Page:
By Datta Khalsa, Broker
Cinco de Mayo marked the 20-year anniversary of Main Street Realtors, and this month also marked my 30th year in real estate. Reaching milestones like these provided me an opportunity for some retrospective.
With the benefit of experience, we tend to become more aware of the relative strengths and weaknesses that each party in a situation or relationship possesses—and more adept in managing our own strengths and weaknesses. Along the way, we can also start recognizing recurring patterns in how we interact with others that lead to successful outcomes.
Looking back over the trajectory of a career spanning three decades in real estate, I can see the key to success in most situations has boiled down to two basic things: (a) Surrounding myself with the right team, and (b) Helping people get through their differences.
During my first decade as an agent, I developed a reputation as the guy who was willing to take on the toughest and most creative projects, with the help of my mentors at Sherman and Boone. Whether it was navigating a particularly challenging property, bridging the gap between co-clients in dispute with one another, or handling an adversarial negotiation between opposing sides, I found satisfaction in helping to create peaceful and productive solutions.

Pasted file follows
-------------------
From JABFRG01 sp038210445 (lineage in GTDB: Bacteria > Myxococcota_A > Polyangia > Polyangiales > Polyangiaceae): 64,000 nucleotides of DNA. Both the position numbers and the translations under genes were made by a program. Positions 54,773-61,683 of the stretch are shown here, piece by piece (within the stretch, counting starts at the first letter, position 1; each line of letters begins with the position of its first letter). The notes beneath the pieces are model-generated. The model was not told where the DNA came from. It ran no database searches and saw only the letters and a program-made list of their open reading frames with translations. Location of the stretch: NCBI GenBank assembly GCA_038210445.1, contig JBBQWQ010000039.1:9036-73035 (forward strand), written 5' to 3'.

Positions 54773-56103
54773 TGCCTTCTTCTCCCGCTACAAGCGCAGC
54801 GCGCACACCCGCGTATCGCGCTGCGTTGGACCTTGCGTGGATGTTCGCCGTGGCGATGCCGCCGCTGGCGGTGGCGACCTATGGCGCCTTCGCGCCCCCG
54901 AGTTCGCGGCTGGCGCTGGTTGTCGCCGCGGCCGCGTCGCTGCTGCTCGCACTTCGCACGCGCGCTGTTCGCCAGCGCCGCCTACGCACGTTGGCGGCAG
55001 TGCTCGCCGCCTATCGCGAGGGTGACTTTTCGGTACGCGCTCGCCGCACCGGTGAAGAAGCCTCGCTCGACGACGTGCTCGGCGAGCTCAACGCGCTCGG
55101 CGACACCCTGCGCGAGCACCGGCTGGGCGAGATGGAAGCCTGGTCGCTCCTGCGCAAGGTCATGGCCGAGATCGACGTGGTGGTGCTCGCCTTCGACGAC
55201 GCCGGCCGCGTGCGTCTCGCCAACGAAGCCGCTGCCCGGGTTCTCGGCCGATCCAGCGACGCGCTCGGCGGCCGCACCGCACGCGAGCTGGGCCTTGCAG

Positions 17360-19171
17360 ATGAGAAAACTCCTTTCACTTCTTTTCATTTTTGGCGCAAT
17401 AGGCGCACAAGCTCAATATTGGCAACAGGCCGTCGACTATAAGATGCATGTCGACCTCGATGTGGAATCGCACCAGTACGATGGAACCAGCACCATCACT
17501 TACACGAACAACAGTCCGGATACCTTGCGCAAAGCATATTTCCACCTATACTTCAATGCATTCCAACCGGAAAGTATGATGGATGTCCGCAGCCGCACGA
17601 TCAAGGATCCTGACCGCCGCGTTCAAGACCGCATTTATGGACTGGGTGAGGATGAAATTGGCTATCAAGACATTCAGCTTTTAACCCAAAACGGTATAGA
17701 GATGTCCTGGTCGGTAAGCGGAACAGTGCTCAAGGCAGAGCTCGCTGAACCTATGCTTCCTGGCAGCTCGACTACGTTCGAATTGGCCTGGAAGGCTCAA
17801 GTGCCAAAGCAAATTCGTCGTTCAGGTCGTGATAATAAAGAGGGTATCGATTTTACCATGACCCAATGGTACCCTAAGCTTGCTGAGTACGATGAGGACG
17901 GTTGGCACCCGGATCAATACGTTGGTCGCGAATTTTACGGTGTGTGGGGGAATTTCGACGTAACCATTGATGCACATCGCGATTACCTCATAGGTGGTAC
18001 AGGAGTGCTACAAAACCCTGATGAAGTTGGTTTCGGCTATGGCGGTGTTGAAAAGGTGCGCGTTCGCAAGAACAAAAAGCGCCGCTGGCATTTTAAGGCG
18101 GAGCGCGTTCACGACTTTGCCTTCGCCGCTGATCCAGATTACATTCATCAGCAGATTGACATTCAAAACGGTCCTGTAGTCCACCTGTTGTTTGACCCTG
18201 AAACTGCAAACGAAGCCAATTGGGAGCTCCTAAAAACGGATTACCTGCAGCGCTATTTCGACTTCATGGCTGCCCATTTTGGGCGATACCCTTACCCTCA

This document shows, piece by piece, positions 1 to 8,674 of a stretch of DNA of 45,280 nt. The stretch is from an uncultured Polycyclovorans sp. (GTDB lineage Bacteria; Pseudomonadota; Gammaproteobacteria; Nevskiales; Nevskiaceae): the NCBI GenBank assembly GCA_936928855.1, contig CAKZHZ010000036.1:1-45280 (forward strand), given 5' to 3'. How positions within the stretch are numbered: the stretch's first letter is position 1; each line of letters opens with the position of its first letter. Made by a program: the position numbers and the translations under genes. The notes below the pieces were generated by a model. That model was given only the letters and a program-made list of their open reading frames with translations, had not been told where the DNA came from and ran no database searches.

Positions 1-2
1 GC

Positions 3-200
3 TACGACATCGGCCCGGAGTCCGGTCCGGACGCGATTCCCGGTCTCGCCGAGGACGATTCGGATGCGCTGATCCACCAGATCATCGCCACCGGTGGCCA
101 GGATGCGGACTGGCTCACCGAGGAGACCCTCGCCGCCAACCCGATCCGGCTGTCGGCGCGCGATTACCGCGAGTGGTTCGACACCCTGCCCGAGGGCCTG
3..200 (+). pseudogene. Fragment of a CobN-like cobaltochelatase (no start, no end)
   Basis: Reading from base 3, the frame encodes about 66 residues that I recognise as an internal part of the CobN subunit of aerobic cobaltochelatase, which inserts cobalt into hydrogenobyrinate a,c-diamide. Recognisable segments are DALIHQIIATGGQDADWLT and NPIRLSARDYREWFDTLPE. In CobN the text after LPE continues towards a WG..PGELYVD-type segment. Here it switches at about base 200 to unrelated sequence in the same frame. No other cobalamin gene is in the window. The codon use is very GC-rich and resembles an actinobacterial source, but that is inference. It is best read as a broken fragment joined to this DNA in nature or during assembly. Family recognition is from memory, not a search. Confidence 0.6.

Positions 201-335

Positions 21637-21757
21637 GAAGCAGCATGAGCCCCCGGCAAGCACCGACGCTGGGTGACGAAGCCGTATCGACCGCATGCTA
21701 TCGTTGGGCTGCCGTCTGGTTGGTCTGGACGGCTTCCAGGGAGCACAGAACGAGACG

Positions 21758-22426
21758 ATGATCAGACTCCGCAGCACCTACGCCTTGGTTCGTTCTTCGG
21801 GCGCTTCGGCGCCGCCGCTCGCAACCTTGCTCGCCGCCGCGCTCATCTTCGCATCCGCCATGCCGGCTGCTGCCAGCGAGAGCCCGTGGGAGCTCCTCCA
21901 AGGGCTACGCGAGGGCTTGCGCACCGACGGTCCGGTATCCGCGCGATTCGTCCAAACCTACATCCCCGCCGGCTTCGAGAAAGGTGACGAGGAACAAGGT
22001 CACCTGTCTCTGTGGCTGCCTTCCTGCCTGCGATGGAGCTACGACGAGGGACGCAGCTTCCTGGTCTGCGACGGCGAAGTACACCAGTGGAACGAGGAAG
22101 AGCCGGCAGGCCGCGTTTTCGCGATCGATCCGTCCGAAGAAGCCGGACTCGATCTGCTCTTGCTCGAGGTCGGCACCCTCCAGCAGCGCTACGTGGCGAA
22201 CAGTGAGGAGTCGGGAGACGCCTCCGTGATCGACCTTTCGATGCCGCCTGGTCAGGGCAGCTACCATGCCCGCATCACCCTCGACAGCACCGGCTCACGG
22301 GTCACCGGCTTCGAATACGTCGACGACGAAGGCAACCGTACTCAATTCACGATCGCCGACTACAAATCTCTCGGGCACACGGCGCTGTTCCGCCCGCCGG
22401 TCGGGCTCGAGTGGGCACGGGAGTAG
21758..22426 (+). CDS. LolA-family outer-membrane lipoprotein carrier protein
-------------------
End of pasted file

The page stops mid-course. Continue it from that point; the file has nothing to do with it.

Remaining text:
After 10 years I opened up Main Street Realtors to kick off the second decade of my trajectory, and found myself building a team of my own and a different kind of bridge—One that helps supporting our agents the way they want to be supported, in addition to supporting my own business. I also crossed the personal bridge to building my own investment portfolio along the way as I continued to represent our clients’ interests first and foremost.
The opening of our Firmus investment fund marked my passage into a third decade in real estate, ushering in a whole new level of collaboration and building bridges. Over the ensuing 9 years, we have put together and participated in dozens of Joint Ventures, Partnerships and LLCs with the guidance of my mentors on the management team who brought their decades of experience running funds of their own through the ups and downs of multiple investment cycles.
Investment partnerships often bring out challenging situations, as a broad range of partners with varying levels of competency, communication, and moral compass show their colors during the course of our business ventures with each of them. It isn’t always easy to find common ground when partners don’t see things the same way or get along with each other, but it is validating to be able to bring both sides to agreement based on the level of trust and the bond you hold with them (often even as they despise each other) as the bridge between disparate interests and positions.
In looking back on all of this, I can’t help but wonder what bridges remain ahead, as I approach yet another decade in this shared journey we call real estate.